Posts tagged ‘Blubber’

What is a sea lion?

Sea lions are really a kind of eared seal.  They are the trained seals we see in many circus acts.  Sea lions are really a king of seal.  In fact, the familiar “trained seals” we seen in circus sets are actually sea lions.

In the United States, sea lions live along the Pacific coast.  They are powerful swimmers and divers, and spend much time in the water.

A thick layer of fat, called blubber, helps keep them warm, while the lungs hold enough air to permit staying under water several minutes.

They are aided in swimming by paddle-like limbs called flippers.  True sea lions have longer flippers than most seals.

Sea Lion

Unlike the other seals, who must wriggle on their bellies on land, sea lions can use all four limbs for walking.  Young sea lions are born on land and must learn to swim.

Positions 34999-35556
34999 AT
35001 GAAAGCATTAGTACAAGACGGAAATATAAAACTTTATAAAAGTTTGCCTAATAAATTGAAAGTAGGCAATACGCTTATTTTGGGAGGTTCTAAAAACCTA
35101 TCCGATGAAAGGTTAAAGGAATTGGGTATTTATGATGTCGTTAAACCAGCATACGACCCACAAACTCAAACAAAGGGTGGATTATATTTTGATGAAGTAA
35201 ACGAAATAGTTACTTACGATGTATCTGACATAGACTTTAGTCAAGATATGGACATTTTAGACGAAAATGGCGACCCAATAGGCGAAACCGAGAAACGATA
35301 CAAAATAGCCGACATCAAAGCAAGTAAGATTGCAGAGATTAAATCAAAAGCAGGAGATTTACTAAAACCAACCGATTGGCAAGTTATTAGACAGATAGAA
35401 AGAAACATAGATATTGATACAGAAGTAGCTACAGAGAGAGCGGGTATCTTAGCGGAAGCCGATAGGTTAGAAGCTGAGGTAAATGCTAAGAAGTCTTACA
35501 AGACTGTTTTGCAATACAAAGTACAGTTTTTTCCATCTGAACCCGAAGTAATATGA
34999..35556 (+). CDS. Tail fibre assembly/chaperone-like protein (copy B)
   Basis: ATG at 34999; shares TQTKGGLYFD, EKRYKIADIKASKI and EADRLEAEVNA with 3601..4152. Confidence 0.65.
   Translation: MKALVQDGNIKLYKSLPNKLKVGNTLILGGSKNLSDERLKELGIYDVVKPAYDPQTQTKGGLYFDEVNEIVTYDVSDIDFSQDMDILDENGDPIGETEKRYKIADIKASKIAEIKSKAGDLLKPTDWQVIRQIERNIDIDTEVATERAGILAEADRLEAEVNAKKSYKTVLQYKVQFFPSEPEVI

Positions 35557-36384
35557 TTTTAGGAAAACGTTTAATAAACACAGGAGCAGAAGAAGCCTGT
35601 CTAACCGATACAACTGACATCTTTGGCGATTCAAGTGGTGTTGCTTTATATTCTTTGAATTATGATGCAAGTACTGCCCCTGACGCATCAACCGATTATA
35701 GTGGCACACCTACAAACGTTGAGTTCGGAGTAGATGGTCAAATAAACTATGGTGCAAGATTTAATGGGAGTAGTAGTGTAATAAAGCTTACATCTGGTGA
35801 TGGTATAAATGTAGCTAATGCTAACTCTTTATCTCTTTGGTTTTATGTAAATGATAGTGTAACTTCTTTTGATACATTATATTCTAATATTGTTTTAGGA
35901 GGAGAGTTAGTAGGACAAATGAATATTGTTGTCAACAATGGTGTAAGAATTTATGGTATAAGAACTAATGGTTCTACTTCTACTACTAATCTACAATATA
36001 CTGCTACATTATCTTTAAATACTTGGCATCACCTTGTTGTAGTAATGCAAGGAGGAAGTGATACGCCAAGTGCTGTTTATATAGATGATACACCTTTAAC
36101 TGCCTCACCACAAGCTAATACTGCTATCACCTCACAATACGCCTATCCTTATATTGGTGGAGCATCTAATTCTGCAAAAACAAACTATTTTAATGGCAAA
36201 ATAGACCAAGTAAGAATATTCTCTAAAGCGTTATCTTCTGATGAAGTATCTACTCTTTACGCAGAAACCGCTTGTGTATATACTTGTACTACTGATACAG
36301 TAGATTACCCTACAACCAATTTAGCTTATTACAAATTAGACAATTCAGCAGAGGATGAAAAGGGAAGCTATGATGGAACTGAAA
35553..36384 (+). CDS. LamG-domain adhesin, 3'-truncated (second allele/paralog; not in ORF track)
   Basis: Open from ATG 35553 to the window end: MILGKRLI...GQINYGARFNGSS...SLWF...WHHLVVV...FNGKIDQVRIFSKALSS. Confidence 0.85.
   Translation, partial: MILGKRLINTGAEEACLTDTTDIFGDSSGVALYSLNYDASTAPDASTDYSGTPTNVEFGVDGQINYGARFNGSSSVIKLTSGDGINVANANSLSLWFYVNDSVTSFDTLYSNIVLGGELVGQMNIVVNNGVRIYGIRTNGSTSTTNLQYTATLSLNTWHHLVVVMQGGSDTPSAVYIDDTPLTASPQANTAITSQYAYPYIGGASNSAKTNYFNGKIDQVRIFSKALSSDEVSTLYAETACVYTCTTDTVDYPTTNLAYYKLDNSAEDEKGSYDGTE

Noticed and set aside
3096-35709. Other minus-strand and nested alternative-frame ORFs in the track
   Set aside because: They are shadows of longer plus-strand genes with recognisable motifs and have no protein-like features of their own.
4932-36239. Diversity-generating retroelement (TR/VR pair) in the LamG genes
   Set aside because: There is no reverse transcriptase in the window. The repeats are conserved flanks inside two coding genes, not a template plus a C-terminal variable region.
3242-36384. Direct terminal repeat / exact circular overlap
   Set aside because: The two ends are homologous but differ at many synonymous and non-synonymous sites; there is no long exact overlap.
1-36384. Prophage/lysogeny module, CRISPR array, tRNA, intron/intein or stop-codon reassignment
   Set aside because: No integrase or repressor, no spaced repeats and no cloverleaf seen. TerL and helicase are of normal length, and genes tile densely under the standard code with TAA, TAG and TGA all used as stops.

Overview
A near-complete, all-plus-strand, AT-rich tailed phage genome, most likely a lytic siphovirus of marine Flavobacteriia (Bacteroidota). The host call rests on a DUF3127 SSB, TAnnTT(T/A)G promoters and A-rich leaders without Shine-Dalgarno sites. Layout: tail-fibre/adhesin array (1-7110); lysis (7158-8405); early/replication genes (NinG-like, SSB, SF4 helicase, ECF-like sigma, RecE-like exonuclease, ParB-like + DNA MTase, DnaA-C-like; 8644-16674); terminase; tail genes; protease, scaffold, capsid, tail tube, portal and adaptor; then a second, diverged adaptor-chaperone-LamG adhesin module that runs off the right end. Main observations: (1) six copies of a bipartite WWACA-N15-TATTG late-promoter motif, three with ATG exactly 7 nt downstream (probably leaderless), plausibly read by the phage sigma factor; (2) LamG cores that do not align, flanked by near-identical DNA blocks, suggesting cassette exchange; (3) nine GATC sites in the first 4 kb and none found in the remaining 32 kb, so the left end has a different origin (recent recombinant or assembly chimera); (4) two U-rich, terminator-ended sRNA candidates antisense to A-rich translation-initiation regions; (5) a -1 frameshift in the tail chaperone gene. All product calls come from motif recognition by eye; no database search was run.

Naturally playful, these intelligent and active animals learn easily and can be trained to do such tricks as juggling balls on the end of their noses and blowing horns.  – Dick Rogers

What does a walrus use its tusks for?

A walrus is a large seallike animal that lives in the cold North, near the edge of the polar ice.

A walrus can be most easily recognized by its white, daggerlike tusks that never


stop growing.  The tusks are really two overgrown teeth that curve downward from the mustached upper tip.

Some walruses have tusks three feet long.

Walruses feed on clams and other shellfish which they rake from the sandy ocean floor with their long tusks.  They crack the shells with their strong back teeth.

The tusks also make good weapons against polar bears enemies of the walrus, or as grappling hooks to help the bulky walrus pull itself over the slippery ice.

Walruses prefer to spend much of their time sunning themselves while drifting about on pack ice.

A thick layer of oily fat, or blubber, beneath its wrinkled skin helps protect the walrus from the freezing cold. – Dick Rogers